Windsor Mobile Estates, LLC; Henry Berry; and Affordable Concepts, LLC, Appellees,
Donnie Sweazey, Appellant.
District Court, West Jordan Department The Honorable Bruce C.
Lubeck No. 140400967
W. Steffensen, Attorney for Appellant
Miles Lebaron and Tyler J. Jensen, Attorneys for Appellee
Windsor Mobile Estates, LLC
A. Woodbury, Attorney for Appellees Henry Berry and
Affordable Concepts, LLC
Gregory K. Orme authored this Opinion, in which Judges David
N. Mortensen and Ryan M. Harris concurred.
Donnie Sweazey appeals the dismissal of his claims for
failure to prosecute. We affirm.
On January 27, 2014, Windsor Mobile Estates, LLC, filed a
complaint for unlawful detainer against Scott Wilson for
failure to pay rent on a lot in its mobile home park. At the
time, Wilson did not reside in the mobile home on the lot in
question. Rather, Michelle Southard and Michael Oyler owned
and resided in the mobile home. Wilson never filed an answer
to Windsor's complaint, and the district court entered an
order of restitution on February 7, 2014, ordering any
occupants off the premises.
On February 21, 2014, Appellant Donnie Sweazey sought to
intervene as a defendant, claiming to be the rightful owner
of the mobile home, and he was granted leave to do so. The
court then ordered a stay of execution until ownership of the
mobile home could be determined and directed that the mobile
home remain on the lot until further notice.
On April 30, 2014, Sweazey filed what he titled a third-party
complaint, alleging that he had purchased the home from
Southard and Oyler for $9, 000 on February 10, 2014, by
putting down all of $20 as a deposit, with $8, 980 of the
purchase price still owing. In his third-party complaint,
Sweazey named as third-party defendants Appellee Henry Berry
and his company, Affordable Concepts, LLC (collectively,
Berry). He also asserted claims against Windsor, Oyler, and
Southard. Answering the third-party complaint, Berry claimed
he purchased the home from Oyler after Oyler represented to
him that he had discussed selling the home to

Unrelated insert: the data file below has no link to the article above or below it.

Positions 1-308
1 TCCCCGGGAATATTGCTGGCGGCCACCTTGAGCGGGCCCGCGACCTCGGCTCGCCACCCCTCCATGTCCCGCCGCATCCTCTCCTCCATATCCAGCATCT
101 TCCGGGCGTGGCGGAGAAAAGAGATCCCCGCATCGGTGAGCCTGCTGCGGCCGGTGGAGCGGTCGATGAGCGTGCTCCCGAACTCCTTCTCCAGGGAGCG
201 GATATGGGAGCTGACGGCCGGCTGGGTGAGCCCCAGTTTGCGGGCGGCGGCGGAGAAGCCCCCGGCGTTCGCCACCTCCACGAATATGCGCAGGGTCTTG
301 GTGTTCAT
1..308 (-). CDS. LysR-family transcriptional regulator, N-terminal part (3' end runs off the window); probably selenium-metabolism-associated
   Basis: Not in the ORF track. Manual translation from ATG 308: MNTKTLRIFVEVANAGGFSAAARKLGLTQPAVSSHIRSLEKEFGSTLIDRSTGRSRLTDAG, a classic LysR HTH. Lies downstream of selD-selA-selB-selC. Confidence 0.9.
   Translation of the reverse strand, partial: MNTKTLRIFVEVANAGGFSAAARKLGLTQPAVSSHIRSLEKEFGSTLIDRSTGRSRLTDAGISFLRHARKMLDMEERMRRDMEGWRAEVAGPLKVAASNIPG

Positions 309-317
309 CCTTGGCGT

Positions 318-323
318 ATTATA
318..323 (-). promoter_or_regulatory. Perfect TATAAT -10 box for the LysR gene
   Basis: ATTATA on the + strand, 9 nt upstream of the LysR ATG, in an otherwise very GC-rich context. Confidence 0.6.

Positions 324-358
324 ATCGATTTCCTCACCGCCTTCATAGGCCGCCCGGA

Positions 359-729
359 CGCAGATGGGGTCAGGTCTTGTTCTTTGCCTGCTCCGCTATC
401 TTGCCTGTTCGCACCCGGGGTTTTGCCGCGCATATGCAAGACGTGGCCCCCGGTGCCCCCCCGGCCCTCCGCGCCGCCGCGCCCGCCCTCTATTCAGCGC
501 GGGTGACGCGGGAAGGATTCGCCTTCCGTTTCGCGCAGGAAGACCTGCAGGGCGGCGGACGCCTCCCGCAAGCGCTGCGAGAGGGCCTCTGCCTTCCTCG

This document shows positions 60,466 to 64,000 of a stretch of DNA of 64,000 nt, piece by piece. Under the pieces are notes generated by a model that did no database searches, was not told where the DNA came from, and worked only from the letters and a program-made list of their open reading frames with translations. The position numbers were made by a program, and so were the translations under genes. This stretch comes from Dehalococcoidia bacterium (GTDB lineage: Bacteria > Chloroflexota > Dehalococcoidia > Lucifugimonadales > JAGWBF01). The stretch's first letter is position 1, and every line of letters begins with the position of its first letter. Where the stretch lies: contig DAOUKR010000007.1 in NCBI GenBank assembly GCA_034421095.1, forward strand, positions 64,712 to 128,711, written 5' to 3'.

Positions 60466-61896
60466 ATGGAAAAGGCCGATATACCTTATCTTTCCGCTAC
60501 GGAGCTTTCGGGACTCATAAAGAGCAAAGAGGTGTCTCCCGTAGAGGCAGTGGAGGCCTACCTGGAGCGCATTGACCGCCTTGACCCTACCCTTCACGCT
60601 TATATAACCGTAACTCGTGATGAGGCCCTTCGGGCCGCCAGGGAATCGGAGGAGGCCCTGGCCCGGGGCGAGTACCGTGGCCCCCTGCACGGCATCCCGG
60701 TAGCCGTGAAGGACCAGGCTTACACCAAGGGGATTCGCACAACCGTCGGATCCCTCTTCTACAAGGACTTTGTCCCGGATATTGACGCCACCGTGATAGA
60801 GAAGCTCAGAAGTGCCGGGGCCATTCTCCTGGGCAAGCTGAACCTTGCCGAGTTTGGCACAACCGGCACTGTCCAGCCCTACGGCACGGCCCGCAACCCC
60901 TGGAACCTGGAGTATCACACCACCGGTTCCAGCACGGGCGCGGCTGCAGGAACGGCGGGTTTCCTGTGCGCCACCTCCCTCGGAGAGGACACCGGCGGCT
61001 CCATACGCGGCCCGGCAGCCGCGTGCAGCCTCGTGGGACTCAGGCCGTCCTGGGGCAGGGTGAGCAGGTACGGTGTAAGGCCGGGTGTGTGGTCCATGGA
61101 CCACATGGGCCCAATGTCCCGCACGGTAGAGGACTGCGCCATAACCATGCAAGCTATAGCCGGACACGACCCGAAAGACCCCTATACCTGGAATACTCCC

Sweazey but that no deal had been finalized.
Early on in the case, in April 2014, the district court
stated that an evidentiary hearing was required to determine
ownership of the mobile home. However, none of the parties
requested an evidentiary hearing on the matter. Sweazey
claims to have asked for a hearing and points to various
filings, but there is no record of him filing a request to
submit any relevant motion for decision, as required by rule
7(g) of the Utah Rules of Civil Procedure. Without such a
request the court will ordinarily not take action on its own
initiative. Seven months later, in December 2014, the court
reiterated the need for an evidentiary hearing, but again no
party properly moved the court to hold one-or so the court
concluded, noting also that "[w]hatever claim is made
that something was filed is eviscerated by the fact that even
if a motion was filed, no Request to Submit was ever filed
concerning that motion."
In his third-party complaint, Sweazey sought damages for an
alleged breach of contract by Southard and Oyler,
interference with contractual relations and defamation by
Berry, and conspiracy and conversion by Berry and Windsor.
Sweazey's attempt to bring claims against Berry and
Windsor by using a third-party complaint was not proper, even
though Sweazey saw the need to bring additional parties into
the action. This mistake-the misuse of a third-party
action-is a common one, and we take this opportunity to
remind practitioners of the quite limited proper usage of
Under rule 14(a) of the Utah Rules of Civil Procedure, a
third-party complaint is used by a defendant to "bring
in [a] third party" "who is or may be liable to him
for all or part of the plaintiff's claim against
him." Utah R. Civ. P. 14(a). Thus, "[a] third-party
claim may be asserted under Rule 14(a)[ ] only when the third
party's liability is in some way dependent on the outcome
of the main claim or when the third party is secondarily
liable to the defending party." 6 Charles A. Wright
& Arthur R. Miller, Federal Practice &
Procedure § 1446, at 413-15 (3d ed. 2018).
"The secondary or derivative liability notion is
central," and thus a third-party complaint is the proper
means for asserting claims against parties not named in the
original complaint on such rationales as "indemnity,
subrogation, [or] contribution." Id. at 415-21.
"The crucial characteristic of a Rule 14 claim is that
[the] defendant is attempting to transfer to the third-party
defendant the liability asserted against defendant by the
original plaintiff." Id. at 431-32.
Sweazey was attempting no such thing. He was asserting
ownership of the mobile home. As against Oyler, Southard, and
Berry, he did not claim that any liability imposed on him by
Windsor should be passed on to them. Instead, he asserted
independent claims against them-claims that were not
dependent on any liability he might have to Windsor. And of